“I like to believe we’re helping familiarize people with a stellar body of work that’s out there in the ethics and compliance field…[and] giving the authors an opportunity to present their work,” Hunt said. “So, beyond networking and mentoring, we’re taking steps to support and uplift the entire compliance profession, and the community sees more of what they may be missing.”
The group’s second meeting, like the first, drew about 20 participants. Co-hosts May 11 were Lisa Fine and Mary Shirley, compliance professionals who co-authored “Sending the Elevator Back Down: What We’ve Learned from Great Women in Compliance” (Dallas: CCI Press, October 2020). The book is a compilation of wit and wisdom gleaned from the popular Great Women in Compliance podcast, which Fine and Shirley co-host, and its theme centers on the notion that once a person has achieved a certain level of professional success, they should “send the elevator back down” by intentionally encouraging and helping others.
Shirley told CCI this week that it was rewarding to have one book club participant ask for specific tips on how to “send the elevator down.”
“[The club participant] commented that she hasn’t had anyone send the elevator back down to her, and she wanted to hear ideas of inspiration for implementation. We loved that she wanted to pay it forward even though she felt she hadn’t benefited from someone else sending the elevator down to her first,” Shirley said. “I think that shows the book is making a difference and getting people to consciously think about the positive impact they can have on others and make a concerted effort to send the elevator back down.”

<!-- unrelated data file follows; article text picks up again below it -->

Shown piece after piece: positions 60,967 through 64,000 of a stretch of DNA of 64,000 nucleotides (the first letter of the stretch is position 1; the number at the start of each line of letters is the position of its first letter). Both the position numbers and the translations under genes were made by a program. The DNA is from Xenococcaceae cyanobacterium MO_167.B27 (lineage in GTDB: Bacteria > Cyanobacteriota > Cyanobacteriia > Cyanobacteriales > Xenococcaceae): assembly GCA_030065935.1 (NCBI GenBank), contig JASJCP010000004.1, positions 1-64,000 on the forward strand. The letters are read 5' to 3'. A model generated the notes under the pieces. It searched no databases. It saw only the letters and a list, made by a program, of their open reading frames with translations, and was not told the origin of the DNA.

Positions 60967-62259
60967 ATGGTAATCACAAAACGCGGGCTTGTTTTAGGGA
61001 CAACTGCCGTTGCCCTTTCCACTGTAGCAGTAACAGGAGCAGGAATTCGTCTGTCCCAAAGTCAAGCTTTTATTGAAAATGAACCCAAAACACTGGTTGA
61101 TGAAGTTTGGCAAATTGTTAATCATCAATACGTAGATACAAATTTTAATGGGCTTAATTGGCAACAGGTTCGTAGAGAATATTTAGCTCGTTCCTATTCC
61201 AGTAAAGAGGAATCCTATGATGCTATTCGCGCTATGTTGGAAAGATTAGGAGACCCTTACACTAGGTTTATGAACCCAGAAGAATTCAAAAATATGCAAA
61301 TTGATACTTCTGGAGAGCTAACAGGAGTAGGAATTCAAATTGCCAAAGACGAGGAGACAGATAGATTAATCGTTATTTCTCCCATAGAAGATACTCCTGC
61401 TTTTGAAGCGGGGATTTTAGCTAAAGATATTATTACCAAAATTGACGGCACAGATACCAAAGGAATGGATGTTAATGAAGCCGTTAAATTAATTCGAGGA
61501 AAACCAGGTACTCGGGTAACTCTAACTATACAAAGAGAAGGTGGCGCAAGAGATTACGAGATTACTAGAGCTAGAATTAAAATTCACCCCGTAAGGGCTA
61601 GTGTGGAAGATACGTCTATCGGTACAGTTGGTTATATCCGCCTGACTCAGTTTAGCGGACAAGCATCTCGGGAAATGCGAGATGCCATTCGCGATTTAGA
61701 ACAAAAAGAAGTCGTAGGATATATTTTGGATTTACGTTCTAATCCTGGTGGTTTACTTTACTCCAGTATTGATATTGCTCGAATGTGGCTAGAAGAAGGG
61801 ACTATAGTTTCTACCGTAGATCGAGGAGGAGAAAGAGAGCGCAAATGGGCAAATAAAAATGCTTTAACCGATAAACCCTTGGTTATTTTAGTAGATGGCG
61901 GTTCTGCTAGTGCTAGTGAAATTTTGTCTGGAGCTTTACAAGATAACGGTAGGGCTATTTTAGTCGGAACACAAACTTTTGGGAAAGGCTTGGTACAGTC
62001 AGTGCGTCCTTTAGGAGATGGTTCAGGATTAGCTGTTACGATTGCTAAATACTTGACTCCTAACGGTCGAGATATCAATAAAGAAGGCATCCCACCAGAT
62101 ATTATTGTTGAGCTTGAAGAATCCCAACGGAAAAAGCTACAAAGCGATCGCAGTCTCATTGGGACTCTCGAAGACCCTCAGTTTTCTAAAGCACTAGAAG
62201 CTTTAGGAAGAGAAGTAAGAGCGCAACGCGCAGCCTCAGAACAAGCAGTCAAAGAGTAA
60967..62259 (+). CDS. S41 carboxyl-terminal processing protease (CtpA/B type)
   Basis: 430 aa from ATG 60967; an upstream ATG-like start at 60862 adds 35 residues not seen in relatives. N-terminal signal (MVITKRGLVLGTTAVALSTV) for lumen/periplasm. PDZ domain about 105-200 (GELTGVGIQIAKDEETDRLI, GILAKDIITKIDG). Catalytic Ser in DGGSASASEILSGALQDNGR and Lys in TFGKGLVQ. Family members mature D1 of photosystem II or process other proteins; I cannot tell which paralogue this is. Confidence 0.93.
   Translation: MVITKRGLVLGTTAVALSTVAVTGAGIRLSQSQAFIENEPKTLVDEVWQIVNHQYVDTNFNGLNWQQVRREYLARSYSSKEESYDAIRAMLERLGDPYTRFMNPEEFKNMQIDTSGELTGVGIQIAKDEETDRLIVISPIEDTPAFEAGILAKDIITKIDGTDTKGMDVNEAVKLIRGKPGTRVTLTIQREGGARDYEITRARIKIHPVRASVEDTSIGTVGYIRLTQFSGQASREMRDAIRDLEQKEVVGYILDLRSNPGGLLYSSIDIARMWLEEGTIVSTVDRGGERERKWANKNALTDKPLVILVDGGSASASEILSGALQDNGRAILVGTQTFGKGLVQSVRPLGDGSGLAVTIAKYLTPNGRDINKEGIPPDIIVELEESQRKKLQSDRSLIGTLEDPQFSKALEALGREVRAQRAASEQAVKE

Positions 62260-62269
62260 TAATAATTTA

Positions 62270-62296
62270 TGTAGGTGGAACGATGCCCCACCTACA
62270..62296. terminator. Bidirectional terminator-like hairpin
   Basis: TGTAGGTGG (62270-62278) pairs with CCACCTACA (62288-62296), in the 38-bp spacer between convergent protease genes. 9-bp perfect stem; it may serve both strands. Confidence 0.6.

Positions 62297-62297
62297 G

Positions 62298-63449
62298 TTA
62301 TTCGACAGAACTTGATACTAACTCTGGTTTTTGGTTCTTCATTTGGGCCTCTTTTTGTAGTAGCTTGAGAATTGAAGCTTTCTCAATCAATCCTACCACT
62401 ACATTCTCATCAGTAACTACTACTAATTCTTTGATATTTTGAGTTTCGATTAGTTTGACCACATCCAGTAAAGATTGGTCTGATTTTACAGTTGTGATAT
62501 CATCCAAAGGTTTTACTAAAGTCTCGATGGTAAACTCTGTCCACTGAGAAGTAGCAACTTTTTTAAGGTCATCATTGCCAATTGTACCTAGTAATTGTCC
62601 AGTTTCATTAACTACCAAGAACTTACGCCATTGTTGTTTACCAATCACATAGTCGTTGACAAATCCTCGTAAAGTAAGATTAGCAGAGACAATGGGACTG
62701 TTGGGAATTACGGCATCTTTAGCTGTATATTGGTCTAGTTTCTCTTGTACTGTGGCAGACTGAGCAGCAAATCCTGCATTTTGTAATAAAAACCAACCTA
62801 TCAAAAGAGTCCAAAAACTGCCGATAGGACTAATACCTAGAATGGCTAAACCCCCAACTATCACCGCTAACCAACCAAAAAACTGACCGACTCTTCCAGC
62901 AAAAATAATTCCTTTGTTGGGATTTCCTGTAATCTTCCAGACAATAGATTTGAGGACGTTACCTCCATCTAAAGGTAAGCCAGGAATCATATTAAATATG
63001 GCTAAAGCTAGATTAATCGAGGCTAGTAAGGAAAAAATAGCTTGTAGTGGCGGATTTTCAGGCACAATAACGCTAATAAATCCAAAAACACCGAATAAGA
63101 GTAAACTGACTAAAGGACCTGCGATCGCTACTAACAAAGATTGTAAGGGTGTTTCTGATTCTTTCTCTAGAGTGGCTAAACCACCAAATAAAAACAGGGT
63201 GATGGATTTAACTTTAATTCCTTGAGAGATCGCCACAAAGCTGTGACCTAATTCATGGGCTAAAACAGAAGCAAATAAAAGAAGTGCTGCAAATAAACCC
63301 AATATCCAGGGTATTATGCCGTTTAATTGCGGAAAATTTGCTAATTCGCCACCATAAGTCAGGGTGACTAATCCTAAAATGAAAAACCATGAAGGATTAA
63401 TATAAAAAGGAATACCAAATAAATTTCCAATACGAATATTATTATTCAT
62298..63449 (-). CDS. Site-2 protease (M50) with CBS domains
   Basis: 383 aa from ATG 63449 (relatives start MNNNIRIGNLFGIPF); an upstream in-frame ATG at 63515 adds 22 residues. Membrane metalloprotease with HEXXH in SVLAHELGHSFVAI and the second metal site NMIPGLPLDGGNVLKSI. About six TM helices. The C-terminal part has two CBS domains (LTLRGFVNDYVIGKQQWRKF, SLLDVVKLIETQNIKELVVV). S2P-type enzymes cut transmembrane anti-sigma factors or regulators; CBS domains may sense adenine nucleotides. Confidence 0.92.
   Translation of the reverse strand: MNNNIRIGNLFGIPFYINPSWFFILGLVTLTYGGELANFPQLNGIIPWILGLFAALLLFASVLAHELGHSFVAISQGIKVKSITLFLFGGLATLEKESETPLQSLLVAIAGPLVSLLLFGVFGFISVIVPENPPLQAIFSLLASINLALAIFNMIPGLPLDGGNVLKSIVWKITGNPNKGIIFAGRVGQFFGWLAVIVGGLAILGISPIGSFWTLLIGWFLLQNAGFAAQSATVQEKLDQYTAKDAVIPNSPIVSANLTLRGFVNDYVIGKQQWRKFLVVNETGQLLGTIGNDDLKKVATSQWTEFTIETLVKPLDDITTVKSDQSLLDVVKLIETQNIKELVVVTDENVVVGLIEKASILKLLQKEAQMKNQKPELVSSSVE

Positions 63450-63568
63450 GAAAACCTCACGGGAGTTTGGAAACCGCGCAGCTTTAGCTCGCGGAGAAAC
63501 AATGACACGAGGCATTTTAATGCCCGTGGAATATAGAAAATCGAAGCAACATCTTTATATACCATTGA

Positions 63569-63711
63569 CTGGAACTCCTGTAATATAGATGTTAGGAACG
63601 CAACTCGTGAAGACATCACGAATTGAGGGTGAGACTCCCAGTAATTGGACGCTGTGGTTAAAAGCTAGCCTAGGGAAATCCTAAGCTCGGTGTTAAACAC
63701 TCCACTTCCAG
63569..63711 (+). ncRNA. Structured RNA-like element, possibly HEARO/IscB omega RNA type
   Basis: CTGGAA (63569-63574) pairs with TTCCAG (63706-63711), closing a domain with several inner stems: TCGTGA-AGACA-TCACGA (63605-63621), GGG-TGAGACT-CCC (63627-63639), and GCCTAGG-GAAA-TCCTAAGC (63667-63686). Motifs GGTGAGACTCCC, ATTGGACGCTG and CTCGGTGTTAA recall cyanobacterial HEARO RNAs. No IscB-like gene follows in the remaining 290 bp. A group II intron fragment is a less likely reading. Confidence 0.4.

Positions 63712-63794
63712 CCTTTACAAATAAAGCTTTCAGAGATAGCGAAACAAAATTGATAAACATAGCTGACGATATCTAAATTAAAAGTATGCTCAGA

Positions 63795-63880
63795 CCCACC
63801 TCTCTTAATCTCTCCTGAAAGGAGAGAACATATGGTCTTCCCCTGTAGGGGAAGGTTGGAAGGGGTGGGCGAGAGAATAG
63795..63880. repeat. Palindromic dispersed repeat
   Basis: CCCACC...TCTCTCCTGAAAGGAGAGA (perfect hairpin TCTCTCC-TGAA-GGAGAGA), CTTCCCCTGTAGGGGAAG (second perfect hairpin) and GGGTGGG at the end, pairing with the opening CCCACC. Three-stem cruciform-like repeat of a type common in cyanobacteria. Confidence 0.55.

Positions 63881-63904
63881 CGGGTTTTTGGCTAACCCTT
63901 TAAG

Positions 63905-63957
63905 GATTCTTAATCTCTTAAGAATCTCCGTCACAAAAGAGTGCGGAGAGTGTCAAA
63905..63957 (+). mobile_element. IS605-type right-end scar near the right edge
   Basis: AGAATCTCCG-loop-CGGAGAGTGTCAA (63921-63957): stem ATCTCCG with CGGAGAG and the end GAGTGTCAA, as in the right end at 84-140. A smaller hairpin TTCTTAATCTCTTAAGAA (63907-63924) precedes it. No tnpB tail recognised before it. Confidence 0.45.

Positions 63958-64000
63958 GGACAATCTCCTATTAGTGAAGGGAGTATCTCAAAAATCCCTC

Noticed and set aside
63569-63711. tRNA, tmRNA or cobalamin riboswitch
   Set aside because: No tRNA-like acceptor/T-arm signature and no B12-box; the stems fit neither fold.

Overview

Comparing notes and offering support
Tobey suggested the club may also offer an outlet for compliance professionals who feel overwhelmed or isolated.
“[Many compliance professionals] work in a small corner of a company where there’s really no one in their organization with whom they can talk through issues,” Tobey told CCI. “We’re giving people a place where they can look around and realize they’re not the only ones facing these sorts of challenges. They’re not alone.”
Book club member Amy Landry, addressing a small group in a break-out session at the May 11 meeting, agreed that club meetings can serve as a sounding board for solutions.
“Compliance can be lonely. We’re often viewed as ‘The Department of No’ or the police of our organization,” Landry said. “So, it’s nice to hear stories from others that have faced this and how they were able to overcome it.”
Next on the reading list
The club convenes again at 7:30 p.m. EST June 7 with author-host Rob Chestnut, former chief compliance officer for Airbnb, leading a discussion of “Intentional Integrity” (New York: St. Martin’s Press, October 2020).
Following a hiatus for the summer, The Seven Elements Compliance Book Club will be back in September.
“There’s a long and still-growing list of books we need to cover,” Hunt promises.
Better start reading. Care to join? Drop a line to SevenElementsBookClub@gmail.com.